The other morning I was reading a great book by Kate Northrup titled Money: A Love Story. This is not your typical financial planning book. Instead, it’s an opportunity to take a mindful journey to understand and develop a healthier relationship with money. Northrup goes on to explain there are a lot of feelings and emotions around money and anybody that says otherwise is not being truthful with themselves.
Kristen and I would venture to say the same thing about food. When somebody is having issues making a change their diet, I have to tell them it’s rarely about the food. For instance, if you find yourself craving comfort foods, we may suggest that you are in need of more connection and/or love (or a good nights sleep!). We tend to seek comfort in the form of food if we feel isolated, disappointment, sad, overwhelmed, etc. Other healthier coping tools would include volunteering, calling a friend, playing with your furry or not-so-furry child or taking a walk.
As I continued reading and journaling, as prompted by Northrup, I suddenly had the urge to check my bank account. That is when I realized all the money for rent was still sitting in the bank account, which means I was at least two days late paying our rent. *palm to the face* Luckily, I was in full fledge observation mode and just started journaling my thoughts in that very moment. Do you know what I’ve discovered? I am a jerk face to myself! I was instantly telling myself that I’m an idiot and I should know better. So it was demoralizing and unproductive.
As a person who fancies herself as self-aware, it was incredibly surprising to have this bombardment of negative self talk flood my mind. Soon there were tears and I felt even more ridiculous for crying over $50. Seriously.
Fast forward to a few hours later and I’m walking through the woods.… Catching cobwebs. It got me thinking that these negative thought patterns are kind of like cobwebs in our minds. We’ve built them in without even realizing that they are making this journey to happy and healthy a lot less pleasant.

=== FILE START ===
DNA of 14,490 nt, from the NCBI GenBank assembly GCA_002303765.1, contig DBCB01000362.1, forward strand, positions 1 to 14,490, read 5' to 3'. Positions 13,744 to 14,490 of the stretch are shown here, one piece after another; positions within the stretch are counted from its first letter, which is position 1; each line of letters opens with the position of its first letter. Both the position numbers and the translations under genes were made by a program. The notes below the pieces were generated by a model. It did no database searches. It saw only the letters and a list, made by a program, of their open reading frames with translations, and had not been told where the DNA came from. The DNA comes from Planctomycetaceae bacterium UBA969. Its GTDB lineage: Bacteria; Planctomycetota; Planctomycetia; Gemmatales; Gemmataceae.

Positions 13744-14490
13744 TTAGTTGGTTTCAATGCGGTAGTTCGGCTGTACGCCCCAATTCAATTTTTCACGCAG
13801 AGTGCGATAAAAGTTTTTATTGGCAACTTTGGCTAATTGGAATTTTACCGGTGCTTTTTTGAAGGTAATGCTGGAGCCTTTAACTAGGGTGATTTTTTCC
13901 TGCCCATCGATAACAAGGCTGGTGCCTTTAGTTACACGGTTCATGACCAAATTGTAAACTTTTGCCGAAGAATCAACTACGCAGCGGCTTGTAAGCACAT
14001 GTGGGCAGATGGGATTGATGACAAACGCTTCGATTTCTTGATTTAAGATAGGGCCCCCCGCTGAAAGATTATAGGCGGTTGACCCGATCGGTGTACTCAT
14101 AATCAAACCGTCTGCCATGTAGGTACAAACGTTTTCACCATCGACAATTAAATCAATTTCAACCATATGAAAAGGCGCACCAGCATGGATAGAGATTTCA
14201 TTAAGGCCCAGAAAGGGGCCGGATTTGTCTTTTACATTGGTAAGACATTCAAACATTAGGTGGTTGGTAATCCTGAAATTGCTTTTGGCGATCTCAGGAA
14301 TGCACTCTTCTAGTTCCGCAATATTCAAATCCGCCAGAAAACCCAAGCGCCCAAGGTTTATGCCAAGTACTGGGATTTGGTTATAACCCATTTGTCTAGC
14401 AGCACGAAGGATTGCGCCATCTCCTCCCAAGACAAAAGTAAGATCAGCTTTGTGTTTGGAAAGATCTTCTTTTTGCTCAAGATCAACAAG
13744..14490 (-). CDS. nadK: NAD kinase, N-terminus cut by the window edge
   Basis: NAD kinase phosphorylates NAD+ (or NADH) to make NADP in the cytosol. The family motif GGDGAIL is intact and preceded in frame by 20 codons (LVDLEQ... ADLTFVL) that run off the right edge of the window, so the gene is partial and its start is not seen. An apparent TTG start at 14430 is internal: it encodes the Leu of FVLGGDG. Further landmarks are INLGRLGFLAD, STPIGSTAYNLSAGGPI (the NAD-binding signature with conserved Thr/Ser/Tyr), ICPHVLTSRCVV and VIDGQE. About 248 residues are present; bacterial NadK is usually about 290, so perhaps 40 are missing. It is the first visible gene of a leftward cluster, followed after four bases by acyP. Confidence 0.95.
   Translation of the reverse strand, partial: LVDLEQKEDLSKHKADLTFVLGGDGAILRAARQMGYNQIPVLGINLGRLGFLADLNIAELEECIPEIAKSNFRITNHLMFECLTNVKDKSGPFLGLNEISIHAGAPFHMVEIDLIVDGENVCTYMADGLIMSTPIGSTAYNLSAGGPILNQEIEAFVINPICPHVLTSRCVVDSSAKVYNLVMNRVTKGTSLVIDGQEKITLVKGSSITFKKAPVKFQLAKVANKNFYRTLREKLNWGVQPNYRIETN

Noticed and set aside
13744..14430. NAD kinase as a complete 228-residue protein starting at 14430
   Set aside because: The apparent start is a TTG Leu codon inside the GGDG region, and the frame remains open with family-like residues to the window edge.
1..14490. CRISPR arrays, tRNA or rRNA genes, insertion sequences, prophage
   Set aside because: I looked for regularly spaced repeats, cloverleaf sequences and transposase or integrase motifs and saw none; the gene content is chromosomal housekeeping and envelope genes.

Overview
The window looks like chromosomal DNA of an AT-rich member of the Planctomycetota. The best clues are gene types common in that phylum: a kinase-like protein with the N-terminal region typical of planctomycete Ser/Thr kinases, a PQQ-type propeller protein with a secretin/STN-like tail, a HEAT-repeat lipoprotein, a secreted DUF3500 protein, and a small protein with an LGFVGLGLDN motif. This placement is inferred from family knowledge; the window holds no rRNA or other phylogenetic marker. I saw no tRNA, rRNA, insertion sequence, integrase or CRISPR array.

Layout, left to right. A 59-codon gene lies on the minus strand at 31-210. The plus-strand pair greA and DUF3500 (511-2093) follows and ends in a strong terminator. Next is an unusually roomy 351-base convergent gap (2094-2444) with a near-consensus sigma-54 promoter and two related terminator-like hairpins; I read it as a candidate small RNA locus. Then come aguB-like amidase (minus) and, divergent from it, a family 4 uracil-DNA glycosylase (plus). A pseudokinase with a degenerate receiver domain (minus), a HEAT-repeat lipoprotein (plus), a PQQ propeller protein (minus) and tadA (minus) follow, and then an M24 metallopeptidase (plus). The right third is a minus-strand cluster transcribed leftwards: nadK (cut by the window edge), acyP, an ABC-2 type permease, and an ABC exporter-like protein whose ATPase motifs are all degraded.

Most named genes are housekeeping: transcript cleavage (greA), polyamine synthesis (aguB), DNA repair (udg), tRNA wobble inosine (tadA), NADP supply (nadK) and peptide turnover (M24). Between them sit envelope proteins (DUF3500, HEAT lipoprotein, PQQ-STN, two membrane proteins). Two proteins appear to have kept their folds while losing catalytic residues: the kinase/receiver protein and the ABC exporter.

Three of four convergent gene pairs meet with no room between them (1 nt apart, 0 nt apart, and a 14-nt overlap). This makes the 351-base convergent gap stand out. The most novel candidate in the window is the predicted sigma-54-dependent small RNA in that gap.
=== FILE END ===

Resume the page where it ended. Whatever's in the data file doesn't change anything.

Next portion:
The first step
Today I’m encouraging each of you to just notice when you have a negative thought run through your mind. Anything such as, “you idiot!” Or “you should have…” Or “you know better. Why do you keep making the same mistake?!”
We now know that this is self shaming and as Brene Brown reminds us shame corrodes the part of the brain that believes that we can change. In short, shame does not help you do better. In fact, it will probably perpetuate the same negative behaviors. When we notice the negative thought patterns we can start to change them. I often teach friends and clients to try Cancel. Cancel. Cancel. when they first notice the negativity. Then create a helpful mantra or affirmation to replace the thoughts. Sometimes it can be as simple as repeating “release.” Or as Northrup mentions in her book, “I am pure, calm grace.” Important note: the affirmation needs to resonate with you. That means when you find an uplifting quote or phrase make sure it is speaking your truth. Do you believe and embody it?
Food for thought:
It always seems easier to help others recognize these negative thought patterns. Do you have a friend or loved one that you trust that could help you see where you might be allowing these negative thought patterns and cobwebs of the mind to hold you back?
Kristen and I are happy to help you clear the way and make a more enjoyable journey into your happy and healthy – let us know how we can help?